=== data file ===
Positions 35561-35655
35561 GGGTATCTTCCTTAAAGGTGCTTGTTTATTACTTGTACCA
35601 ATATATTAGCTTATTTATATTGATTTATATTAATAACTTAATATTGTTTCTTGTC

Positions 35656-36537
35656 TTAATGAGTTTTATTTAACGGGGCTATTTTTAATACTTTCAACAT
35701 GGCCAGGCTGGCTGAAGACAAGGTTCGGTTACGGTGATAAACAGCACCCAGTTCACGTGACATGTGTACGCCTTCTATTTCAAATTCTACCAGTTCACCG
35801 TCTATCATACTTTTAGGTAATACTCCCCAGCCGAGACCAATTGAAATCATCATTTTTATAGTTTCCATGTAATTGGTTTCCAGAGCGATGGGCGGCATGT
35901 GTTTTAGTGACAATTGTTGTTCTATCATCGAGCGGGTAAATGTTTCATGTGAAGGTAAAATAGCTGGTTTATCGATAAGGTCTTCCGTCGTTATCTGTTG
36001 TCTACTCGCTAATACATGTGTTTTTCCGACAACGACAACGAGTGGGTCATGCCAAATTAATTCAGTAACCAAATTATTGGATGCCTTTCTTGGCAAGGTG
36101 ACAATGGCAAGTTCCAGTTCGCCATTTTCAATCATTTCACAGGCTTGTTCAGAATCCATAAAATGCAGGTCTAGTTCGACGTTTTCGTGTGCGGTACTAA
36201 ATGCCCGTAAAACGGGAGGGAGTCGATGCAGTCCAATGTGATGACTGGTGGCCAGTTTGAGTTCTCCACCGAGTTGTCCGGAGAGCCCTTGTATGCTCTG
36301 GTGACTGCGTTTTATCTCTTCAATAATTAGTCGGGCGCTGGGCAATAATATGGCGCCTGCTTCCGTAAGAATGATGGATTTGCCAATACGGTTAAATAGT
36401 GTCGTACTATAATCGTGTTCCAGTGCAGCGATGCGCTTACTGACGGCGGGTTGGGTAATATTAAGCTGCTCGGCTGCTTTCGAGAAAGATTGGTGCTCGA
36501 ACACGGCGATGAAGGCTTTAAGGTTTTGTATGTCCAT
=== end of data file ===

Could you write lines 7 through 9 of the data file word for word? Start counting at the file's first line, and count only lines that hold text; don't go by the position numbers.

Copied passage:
35801 TCTATCATACTTTTAGGTAATACTCCCCAGCCGAGACCAATTGAAATCATCATTTTTATAGTTTCCATGTAATTGGTTTCCAGAGCGATGGGCGGCATGT
35901 GTTTTAGTGACAATTGTTGTTCTATCATCGAGCGGGTAAATGTTTCATGTGAAGGTAAAATAGCTGGTTTATCGATAAGGTCTTCCGTCGTTATCTGTTG
36001 TCTACTCGCTAATACATGTGTTTTTCCGACAACGACAACGAGTGGGTCATGCCAAATTAATTCAGTAACCAAATTATTGGATGCCTTTCTTGGCAAGGTG